Exclusive Interview with FBI Whistleblower Sibel Edmonds
By Khatchig Mouradian
The Armenian Weekly
August 21, 2009
On April 23, 2007, I sat down in Washington, D.C. with FBI whistleblower Sibel Edmonds for an extensive interview, which was published in the Armenian Weekly and on ZNet and widely circulated. On Aug. 18, 2009, I conducted a follow-up phone interview with Edmonds, who was visiting New Zealand. The interview is an overview of what has transpired in her case since 2007, with emphasis on her deposition in the Schmidt vs. Krikorian case in Ohio earlier this month.
Edmonds, an FBI language specialist, was fired from her job with the FBI’s Washington Field Office in March 2002. Her crime was reporting security breaches, cover-ups, blocking of intelligence, and the bribery of U.S. individuals including high-ranking officials. The “state secrets privilege” has often been invoked to block court proceedings on her case, and the U.S. Congress has even been gagged to prevent further discussion.Edmonds uncovered, for example, a covert relationship between Turkish groups and former Speaker of the House Dennis Hastert (R-Ill.), who reportedly received tens of thousands of dollars in bribes in return for withdrawing the Armenian Genocide Resolution from the House floor in 2000.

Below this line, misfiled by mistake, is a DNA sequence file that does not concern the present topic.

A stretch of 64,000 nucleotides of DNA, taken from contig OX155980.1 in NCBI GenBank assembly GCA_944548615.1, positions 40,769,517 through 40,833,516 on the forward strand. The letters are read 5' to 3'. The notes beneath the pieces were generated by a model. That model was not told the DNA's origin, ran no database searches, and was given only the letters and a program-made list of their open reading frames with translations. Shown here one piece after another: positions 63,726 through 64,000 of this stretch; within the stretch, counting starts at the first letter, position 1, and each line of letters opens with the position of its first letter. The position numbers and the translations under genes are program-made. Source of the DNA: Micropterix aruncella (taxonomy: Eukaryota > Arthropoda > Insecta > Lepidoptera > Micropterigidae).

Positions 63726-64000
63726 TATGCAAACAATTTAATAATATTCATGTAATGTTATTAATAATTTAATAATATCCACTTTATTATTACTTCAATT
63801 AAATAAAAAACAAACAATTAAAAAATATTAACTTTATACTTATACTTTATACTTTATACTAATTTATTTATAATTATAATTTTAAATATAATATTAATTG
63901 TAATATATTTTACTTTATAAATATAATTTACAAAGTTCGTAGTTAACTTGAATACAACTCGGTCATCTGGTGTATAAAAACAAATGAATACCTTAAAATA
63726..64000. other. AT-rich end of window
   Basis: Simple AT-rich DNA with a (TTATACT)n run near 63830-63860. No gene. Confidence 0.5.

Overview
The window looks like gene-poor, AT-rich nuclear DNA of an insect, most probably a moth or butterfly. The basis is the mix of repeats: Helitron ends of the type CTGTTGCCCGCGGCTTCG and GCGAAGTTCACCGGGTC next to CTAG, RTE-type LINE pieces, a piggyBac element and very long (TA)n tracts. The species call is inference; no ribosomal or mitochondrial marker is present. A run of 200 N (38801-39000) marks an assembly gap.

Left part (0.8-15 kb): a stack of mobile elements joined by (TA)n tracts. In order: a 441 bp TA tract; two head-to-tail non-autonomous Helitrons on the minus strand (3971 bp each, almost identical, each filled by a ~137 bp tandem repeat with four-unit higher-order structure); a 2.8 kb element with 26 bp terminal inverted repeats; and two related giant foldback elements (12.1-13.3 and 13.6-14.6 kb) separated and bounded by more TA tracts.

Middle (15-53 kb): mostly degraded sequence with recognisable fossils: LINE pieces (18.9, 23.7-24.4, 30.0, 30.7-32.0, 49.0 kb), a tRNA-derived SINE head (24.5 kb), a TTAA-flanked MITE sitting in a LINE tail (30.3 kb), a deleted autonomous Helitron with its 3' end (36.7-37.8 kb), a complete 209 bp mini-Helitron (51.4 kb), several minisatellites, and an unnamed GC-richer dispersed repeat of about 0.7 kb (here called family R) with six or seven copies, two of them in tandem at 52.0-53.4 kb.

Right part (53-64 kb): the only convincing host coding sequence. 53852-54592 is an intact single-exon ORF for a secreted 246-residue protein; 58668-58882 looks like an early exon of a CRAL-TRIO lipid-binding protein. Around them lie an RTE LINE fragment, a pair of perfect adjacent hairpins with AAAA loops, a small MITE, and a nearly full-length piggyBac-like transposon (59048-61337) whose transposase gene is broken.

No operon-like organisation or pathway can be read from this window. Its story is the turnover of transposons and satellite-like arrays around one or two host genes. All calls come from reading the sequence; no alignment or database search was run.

Born in Iran in 1970, Edmonds received her BA in criminal justice and psychology from George Washington University, and her MA in public policy and international commerce from George Mason University. She is the founder and director of the National Security Whistleblowers Coalition (NSWBC) and in 2006 received the PEN/Newman’s Own First Amendment Award. She speaks Turkish, Farsi, and Azerbaijani.
Below is the full transcript of the follow-up interview.
Khatchig Mouradian—I asked you in 2007 what had changed during the five years since 2002, when you first contacted the Senate Judiciary Committee to reveal the story on Turkish bribery of high-level U.S. officials. You said, “There has been no hearing and nobody has been held accountable. We are basically where we started…” Two more years have passed, we have a new president, and I have to ask the same question again. Has there been any change?
Sibel Edmonds—Nothing has changed. As far as the Congress is concerned, the Democrats have been the majority since November 2006 and I have had zero interest from Congress on having hearings—any hearings—on this issue, whether it’s the states secrets privilege portion of it or the involved corruption cases. The current majority has been at least as bad as the previous one. At least the Republicans were gutsy enough to come and say, We’re not going to touch this. But the new majority is not saying anything!
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